Reed: Having a strong trust relationship between engineering and the product team is critical. The tension arises when the product team feels like the engineering team is being overly restrictive in their ability to create value. It can also develop when the engineering team feels like the product team doesn’t respect their professional experience on feasibility and implementation direction.
If leadership can get everyone truly aligned on holistically being a customer-centered organization as an identity, this dynamic seems to shift. Everyone gets held accountable to decisions that are driving the customer experience forward. When everyone believes that is the common objective, everyone becomes more respectful of the opinions of others.
So, engineering needs to be able to clearly articulate to the product team that they empathize with the customer research and understand the defined goals and needs. If so, their opinions and recommendations will be met with less resistance when collaborating with the product team on feasibility and alternate implementation direction to get value to the customer quickly. This is why it is important to have them as participants throughout the process, and one of the reasons why the investment in their involvement early and often pays a return.
Can you explain what a test-and-learn approach is and how engineers may be involved?
Reed: Test and learn is iteratively getting increasingly higher levels of prototype fidelity into the hands of customers for feedback so the product team can continue to refine product design concepts. Go cheap, dirty, and fast early to gather information quickly with minimal investment. As prototype fidelity increases approaching commercialization (and ultimately scale), the investment cost increases as well. These test and learn cycles mitigate risk that the company isn’t investing in the commercialization of a non-value generating product.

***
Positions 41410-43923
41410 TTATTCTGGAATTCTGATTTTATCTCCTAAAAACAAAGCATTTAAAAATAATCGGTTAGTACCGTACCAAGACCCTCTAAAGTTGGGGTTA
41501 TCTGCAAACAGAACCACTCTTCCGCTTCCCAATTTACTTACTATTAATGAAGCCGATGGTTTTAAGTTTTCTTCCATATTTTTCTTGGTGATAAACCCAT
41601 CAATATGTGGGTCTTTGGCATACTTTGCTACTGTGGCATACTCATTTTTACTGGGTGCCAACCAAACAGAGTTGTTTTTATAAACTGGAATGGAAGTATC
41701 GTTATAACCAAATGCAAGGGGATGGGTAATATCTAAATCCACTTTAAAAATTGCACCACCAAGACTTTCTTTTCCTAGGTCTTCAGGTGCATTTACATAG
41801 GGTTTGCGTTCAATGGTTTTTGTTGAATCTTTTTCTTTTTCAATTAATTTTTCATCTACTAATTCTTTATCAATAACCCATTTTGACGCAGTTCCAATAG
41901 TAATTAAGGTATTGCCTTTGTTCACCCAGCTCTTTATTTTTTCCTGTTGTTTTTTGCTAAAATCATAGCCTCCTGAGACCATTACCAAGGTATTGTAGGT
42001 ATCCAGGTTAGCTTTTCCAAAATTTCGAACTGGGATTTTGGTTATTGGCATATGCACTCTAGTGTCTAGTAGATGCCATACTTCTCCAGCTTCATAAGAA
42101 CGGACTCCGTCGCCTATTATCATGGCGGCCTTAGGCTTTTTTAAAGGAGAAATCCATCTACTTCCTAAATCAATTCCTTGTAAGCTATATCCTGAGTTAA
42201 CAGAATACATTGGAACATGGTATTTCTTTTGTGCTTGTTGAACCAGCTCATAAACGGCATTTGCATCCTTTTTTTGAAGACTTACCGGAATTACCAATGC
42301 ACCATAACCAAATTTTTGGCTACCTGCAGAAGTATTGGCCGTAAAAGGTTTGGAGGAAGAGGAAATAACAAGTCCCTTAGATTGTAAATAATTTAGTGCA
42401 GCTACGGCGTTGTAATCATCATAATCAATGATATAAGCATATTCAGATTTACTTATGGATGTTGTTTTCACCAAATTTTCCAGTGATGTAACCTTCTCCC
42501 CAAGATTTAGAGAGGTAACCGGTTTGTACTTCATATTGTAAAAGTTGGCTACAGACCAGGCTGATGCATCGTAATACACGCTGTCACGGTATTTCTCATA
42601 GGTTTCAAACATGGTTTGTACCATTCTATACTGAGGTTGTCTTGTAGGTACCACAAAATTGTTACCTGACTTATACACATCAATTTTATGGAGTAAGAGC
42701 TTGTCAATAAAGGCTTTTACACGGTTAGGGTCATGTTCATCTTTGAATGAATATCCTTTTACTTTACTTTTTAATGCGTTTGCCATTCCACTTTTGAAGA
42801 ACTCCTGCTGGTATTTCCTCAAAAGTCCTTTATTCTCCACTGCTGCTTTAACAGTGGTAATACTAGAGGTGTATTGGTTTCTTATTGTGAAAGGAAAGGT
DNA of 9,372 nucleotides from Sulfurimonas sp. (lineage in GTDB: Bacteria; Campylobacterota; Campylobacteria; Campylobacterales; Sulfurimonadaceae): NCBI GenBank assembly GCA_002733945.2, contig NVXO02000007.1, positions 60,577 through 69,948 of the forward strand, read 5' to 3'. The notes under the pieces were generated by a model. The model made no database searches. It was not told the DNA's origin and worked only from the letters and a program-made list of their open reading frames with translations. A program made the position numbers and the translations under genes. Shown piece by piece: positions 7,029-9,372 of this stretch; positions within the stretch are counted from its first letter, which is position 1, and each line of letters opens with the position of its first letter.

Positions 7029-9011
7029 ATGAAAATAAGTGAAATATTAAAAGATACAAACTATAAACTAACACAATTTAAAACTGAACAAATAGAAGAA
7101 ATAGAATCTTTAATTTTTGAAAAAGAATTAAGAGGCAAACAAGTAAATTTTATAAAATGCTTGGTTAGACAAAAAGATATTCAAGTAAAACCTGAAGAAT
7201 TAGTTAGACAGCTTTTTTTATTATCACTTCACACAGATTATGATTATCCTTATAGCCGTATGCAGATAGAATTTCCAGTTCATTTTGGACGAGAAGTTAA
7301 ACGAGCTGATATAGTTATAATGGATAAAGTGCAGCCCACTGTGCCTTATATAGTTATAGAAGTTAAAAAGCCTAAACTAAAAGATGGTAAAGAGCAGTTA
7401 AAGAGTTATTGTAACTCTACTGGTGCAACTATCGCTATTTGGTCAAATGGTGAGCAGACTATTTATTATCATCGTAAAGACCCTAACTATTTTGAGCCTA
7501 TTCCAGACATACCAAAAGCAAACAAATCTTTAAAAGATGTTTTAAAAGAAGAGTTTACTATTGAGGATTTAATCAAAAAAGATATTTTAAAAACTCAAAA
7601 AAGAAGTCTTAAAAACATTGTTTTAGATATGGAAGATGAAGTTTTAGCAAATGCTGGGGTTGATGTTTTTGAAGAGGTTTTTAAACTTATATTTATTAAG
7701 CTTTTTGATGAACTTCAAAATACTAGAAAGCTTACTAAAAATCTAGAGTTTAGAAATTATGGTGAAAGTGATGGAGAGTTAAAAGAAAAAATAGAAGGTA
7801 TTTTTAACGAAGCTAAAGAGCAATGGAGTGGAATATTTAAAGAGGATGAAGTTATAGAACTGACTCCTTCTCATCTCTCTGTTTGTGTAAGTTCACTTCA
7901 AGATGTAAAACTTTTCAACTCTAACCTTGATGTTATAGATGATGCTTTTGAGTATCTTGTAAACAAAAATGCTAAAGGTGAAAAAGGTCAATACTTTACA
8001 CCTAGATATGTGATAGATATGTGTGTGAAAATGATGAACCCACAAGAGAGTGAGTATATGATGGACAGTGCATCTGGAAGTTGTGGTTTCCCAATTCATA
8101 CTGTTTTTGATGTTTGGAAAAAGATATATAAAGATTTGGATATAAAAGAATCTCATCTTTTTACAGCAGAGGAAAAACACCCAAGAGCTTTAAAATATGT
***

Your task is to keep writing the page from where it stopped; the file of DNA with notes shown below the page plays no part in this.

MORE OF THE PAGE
A human-centered design approach is iterative and non-linear. The results of the test-and-learn phase will direct the overall product team on where to revisit the process for further refinement. We’ve discussed where engineering participates throughout the process. In this phase, engineers must understand this output to provide feedback on where in the process the team should return. More importantly, it equips them with additional information and context to continue collaboration on product refinement.
How can engineers obtain user feedback and incorporate it into their work?
Reed: Engineers should be viewed as first-class citizens of the product team. Regardless of how an organization implements their human-centered design process, engineers should always be engaged and active participants. Their input, and the value it creates, should be a priority. So really, they should just be a part of the team holistically and be actively engaged in the process. It shouldn’t feel like an out-of-band activity to get user feedback.
Are there any standards or methods engineers can consult when developing a human-centric design approach?
Reed: There are a number of books out there on design thinking. But for an easy intro reference, I recommend the Institute of Design at Stanford’s An Introduction to Design Thinking PROCESS GUIDE.
Can you provide examples of how user feedback influenced the engineering of a product?
Reed: Consider these examples:
Early prototyping of a wrist wearable where we found that users wore heavy industrial gloves every day that would have obscured their visibility to the device. We scrapped the concept and saved countless costs hours and dollars in not pursuing further validation or engineering.
Early prototyping demonstrated use in a loud environment. We found that audio cues would be useless and instead opted for haptic cues and more pronounced visual cues. This saved implementation and user frustration of the end product.